On January 6, 793, the monastery on the island of Lindisfarne, off the east coast of England, was raided by the Vikings – the first recorded attack by the Norse on the British Isles. The Vikings killed many of the monks, enslaved others, and looted their religious relics.
Historians have put forward many ideas on why the Vikings began raiding throughout Western Europe in the late eighth-century, including a reaction against encroaching Christianity, a desire for land overseas, or just to make money in order to pay for the cost of marrying women back at home. While making a fortune was certainly a factor for the Vikings, one historian suggests that fame and glory were also important reasons for travelling long distances to attack faraway lands.
In his article, ‘What really caused the Viking Age? The social content of raiding and exploration’, Steven P. Ashby, a medieval archaeologist and lecturer at the University of Cambridge, outlines the many factors that would have prompted Norsemen – both the elites and the regular men – to conduct their raids across Europe. He believes that while economic reasons were important, “one must consider the possibility that the rationale was the desire not for wealth that was falling into short supply in Scandinavia, but rather for a form of wealth or prestige that had not been – and could never be – available without leaving those shores.”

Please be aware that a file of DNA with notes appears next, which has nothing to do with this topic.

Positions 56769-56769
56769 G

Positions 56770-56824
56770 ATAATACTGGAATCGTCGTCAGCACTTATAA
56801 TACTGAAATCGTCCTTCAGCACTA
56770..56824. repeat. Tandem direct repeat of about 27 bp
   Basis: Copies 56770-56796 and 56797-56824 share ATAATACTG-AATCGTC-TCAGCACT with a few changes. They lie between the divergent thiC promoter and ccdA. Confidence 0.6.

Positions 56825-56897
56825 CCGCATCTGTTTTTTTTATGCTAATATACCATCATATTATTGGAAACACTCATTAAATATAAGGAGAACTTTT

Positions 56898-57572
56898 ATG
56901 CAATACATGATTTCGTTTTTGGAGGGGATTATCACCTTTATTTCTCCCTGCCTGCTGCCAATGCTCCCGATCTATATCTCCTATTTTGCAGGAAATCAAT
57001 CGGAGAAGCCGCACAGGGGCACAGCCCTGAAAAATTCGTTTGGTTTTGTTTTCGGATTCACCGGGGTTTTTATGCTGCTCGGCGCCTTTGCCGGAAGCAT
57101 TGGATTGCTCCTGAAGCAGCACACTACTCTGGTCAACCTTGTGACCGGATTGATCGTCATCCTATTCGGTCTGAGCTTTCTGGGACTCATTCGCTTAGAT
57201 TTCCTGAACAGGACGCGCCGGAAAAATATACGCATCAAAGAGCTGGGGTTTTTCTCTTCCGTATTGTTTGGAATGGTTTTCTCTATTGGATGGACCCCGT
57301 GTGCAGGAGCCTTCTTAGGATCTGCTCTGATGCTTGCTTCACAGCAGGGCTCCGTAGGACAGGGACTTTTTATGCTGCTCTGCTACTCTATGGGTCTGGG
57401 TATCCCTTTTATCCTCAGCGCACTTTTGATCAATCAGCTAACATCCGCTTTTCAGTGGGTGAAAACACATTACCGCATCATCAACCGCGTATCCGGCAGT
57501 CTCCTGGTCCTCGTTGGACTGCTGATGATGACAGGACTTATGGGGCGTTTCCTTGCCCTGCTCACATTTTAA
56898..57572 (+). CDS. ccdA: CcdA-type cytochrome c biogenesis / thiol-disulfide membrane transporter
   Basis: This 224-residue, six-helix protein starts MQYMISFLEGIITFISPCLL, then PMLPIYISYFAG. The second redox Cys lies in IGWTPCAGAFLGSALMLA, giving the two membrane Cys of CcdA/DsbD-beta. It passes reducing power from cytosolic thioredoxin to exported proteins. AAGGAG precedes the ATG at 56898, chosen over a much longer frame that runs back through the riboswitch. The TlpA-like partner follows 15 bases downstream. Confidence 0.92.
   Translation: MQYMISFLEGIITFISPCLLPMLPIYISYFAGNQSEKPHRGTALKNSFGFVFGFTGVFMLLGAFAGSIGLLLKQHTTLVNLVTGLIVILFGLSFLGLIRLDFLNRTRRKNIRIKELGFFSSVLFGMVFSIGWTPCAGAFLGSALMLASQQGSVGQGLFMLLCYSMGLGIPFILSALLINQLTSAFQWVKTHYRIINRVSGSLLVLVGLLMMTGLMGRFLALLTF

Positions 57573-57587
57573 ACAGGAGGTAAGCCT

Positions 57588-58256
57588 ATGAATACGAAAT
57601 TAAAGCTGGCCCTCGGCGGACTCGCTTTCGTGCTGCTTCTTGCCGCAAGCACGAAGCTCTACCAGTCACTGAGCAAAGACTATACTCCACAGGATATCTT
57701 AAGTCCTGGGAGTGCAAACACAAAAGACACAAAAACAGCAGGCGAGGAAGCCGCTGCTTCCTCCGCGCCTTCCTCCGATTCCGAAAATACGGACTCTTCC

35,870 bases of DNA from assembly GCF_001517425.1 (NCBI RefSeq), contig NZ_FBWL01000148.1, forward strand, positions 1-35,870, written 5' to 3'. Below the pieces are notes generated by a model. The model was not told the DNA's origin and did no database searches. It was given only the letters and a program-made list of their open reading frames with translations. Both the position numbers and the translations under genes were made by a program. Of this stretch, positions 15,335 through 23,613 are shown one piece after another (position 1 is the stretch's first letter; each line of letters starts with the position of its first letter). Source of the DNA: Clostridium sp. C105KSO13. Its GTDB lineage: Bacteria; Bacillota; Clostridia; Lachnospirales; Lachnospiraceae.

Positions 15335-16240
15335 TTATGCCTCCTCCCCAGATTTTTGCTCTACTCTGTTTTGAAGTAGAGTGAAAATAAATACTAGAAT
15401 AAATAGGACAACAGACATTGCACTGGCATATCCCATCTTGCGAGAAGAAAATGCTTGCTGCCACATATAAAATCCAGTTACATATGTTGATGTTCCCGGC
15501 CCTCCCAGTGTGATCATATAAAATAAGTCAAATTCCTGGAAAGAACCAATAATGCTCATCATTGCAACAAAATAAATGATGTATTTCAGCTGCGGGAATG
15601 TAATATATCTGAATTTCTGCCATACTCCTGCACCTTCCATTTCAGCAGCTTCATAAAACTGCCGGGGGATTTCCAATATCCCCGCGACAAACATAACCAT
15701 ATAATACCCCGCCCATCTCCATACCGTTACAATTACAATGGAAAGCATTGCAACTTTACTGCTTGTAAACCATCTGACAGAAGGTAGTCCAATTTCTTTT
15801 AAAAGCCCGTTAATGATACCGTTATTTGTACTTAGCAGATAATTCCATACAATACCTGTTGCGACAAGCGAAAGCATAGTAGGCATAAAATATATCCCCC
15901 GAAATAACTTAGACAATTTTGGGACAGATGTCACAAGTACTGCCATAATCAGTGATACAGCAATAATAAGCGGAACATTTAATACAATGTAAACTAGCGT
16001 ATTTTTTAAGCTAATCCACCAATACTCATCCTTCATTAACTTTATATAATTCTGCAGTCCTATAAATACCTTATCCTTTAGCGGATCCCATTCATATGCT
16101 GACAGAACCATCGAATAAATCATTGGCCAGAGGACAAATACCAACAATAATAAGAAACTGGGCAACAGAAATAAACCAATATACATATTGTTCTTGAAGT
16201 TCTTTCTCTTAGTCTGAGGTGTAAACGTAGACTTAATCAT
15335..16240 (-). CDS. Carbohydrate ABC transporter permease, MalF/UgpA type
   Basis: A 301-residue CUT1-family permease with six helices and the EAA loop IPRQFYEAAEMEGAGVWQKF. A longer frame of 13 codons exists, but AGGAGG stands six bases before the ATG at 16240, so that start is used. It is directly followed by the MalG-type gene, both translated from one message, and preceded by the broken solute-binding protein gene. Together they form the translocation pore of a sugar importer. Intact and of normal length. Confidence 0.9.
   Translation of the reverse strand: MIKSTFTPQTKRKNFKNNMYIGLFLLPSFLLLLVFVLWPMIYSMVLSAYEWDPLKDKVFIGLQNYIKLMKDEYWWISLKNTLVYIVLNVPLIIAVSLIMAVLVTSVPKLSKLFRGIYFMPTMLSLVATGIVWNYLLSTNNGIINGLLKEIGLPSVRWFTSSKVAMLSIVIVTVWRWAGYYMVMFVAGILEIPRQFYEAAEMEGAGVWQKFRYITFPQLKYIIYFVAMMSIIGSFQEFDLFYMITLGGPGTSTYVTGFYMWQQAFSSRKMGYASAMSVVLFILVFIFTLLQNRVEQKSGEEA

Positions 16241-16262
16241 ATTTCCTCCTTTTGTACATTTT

What would make an individual fare overseas in pursuit of portable wealth? The demand for resources that could be used in various forms of exchange must have been an important component, but it does little to explain the particular types of artefact that were brought back to Scandinavia from raids on the Continent and the British Isles. It is worth noting that these objects are not just silver; at least on the basis of the material still available to us, artefacts were not routinely melted down and recast, and though they were often cut up or adapted in various ways, in many cases original elements are preserved.
For example, items like silk, decorated metalworks, jewellery and religious artefacts would be kept by the Vikings, and often buried with them. Instead of just melting them down or selling them, the Vikings valued them as objects of prestige, to show to their friends and neighbours as proof of their exploits and how they were able to acquire things from far-off lands. “Unusual form, materials or ornament thus spoke of exotic places, people, objects and behaviours,” Ashby writes, “invoking a sort of spiritual foreignness or even supernatural quality in addition to mere geographical displacement. The unknown holds great power, by virtue of its very mystery. This power could be transmitted to the owners of these goods, investing them with a certain political and ideological legitimacy.”